—Ellis Park won't have its electronic Instant Racing machines in operation in time for thoroughbred racing's biggest day — the Kentucky Derby on May 5.

But Ellis owner Ron Geary said Friday that he expects the casino-style machines will be lit up in time for the track's July 4 celebration.

"Our new target is the week before July 4," which is the day Ellis will launch its 2012 live racing meeting, Geary said.

Ellis Park will feature 252 Instant Racing machines that will operate 12 to 15 hours a day, every day of the year except Christmas.

The track will be leasing $2.5 million of Instant Racing machines, which resemble casino slot machines and allow gamblers to place bets on previously run horse races. Winners receive payoffs by correctly selecting the first three finishers in order, the first three in any order, the top two finishers, the winner or any two of the top three finishers.

Ellis Park plans to invest approximately $3 million remodeling a portion of its existing clubhouse, installing heavy-duty air conditioners with smoke removal systems and training its staff, Geary said.

He said the track projects that it will add 60 to 70 full-time jobs.

Having seen their success at Arkansas' Oaklawn Park and at Kentucky Downs in Franklin, Ky., Geary is counting on Instant Racing to generate millions of dollars in extra revenue to erase operating losses and make Ellis' racing purses more competitive with racetracks in other states that operate full casinos.

Kentucky Downs in Sept. 1 became the first track in the state to run Instant Racing, operating 200 machines. From September through March, more than $67.8 million was wagered on Instant Racing at the turf track, the horse racing website bloodhorse.com reported last week, citing records filed with the Kentucky Horse Racing Commission.

Of that, just over $61 million was returned to bettors, while $4.7 million went to Kentucky Downs (including $667,258 that has been allocated to purses for Kentucky racing and $47,661 for the Breeders' Incentive Fund) while just over $1 million went to the state with more than half of going for equine purposes.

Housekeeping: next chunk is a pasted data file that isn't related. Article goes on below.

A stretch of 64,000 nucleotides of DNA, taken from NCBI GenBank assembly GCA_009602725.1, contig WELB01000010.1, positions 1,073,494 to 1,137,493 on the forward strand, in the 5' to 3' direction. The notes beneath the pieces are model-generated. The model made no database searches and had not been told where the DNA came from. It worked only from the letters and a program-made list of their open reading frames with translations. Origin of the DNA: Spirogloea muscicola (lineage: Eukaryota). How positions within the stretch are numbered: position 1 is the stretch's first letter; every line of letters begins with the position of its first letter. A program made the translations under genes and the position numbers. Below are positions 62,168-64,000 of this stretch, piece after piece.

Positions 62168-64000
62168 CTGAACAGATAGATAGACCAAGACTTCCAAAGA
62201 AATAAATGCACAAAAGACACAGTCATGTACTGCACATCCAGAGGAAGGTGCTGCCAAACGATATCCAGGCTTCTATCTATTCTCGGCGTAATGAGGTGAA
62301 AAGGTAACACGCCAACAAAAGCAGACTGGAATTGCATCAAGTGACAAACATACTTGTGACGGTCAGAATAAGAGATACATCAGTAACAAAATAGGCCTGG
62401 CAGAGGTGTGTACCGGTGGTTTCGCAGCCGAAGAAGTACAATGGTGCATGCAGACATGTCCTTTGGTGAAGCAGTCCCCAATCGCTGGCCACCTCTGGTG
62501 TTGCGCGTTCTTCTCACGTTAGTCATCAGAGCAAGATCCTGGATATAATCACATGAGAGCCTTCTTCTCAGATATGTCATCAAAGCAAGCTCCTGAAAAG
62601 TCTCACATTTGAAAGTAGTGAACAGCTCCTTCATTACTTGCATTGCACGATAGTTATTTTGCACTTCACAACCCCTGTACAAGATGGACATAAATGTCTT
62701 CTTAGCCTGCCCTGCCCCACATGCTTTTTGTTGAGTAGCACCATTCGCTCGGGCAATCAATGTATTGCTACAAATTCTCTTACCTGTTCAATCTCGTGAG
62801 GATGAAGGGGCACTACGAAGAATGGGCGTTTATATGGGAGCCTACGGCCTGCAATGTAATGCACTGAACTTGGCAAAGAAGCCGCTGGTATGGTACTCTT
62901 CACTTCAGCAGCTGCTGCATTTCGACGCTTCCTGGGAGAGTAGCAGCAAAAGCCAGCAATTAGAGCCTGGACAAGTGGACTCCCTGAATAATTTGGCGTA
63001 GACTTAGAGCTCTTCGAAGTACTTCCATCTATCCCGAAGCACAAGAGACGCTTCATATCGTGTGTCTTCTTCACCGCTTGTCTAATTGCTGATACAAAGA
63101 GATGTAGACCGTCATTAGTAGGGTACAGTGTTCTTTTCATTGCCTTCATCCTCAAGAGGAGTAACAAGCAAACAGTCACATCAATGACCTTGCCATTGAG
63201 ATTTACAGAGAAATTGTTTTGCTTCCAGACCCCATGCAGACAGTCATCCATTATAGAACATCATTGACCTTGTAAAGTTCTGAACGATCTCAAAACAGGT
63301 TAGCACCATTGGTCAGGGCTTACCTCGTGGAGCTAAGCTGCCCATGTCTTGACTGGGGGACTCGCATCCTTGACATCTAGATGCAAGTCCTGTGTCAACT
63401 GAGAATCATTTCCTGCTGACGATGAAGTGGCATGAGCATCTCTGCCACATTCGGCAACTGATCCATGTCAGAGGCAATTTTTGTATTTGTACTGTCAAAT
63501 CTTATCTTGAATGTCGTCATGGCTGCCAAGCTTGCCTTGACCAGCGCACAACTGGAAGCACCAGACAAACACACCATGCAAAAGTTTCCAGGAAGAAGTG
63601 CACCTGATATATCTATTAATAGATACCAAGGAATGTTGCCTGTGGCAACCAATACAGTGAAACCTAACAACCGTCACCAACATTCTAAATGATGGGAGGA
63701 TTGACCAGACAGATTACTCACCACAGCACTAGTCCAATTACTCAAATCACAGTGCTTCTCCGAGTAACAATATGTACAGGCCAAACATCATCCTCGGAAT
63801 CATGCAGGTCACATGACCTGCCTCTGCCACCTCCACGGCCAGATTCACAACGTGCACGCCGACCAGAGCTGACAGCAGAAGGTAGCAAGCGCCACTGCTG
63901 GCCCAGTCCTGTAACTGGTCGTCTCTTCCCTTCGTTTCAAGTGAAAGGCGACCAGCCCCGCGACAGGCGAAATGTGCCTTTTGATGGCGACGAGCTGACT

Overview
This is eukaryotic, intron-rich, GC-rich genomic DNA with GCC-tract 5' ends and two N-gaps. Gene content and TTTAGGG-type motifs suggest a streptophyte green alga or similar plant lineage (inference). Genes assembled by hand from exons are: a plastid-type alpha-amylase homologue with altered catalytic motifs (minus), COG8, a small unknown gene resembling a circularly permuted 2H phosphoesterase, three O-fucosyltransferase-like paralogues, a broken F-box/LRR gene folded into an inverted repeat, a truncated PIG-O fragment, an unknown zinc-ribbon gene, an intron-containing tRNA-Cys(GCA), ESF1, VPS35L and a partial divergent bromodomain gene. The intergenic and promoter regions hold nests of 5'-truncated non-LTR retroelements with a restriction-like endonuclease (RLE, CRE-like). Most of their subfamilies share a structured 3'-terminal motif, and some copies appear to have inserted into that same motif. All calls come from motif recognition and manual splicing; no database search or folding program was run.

March was the best month so far for the game, with players there betting more than $15 million, up nearly 20 percent from February.

Instant Racing proved so popular at Kentucky Downs that the track in February won permission from the racing commission to add 75 more machines.

Geary expects the Instant Racing parlor at Ellis Park to be open in time for track's 29-day live racing meet, which begins July 4, then runs every Friday, Saturday and Sunday for nine weeks, concluding on Labor Day.

"We're very optimistic, based on Kentucky Downs and what Instant Racing has down at Oaklawn" for the machines to bolster racing purses at Ellis, attracting more horsemen and producing bigger fields of horses, which in turn will boost pari-mutuel wagering, he said.

This year — when Instant Racing will be generating revenue for only six months — Geary projects that purses will be increased 40 percent from a year ago.

"The second year, they will more than double from what it has been," he said.

The legality of Instant Racing in Kentucky remains under dispute, however.

The Family Trust Foundation of Kentucky, a conservative group that opposes expanded gambling, has appealed an earlier court ruling that the game is legal because it involves pari-mutuel wagering on horse races, which already is permitted in Kentucky. The Family Foundation insists that Instant Racing is casino gambling, which is prohibited in this state.

The Kentucky Court of Appeals will hear oral arguments on the matter April 25 in its Frankfort courtroom.

Kentucky Downs and Ellis Park have proceeded with Instant Racing on the basis of an attorney general's opinion, the Kentucky Horse Racing Commission's passage of rules and regulations, and a Franklin Circuit Court ruling in December 2010 that instant racing is legal.

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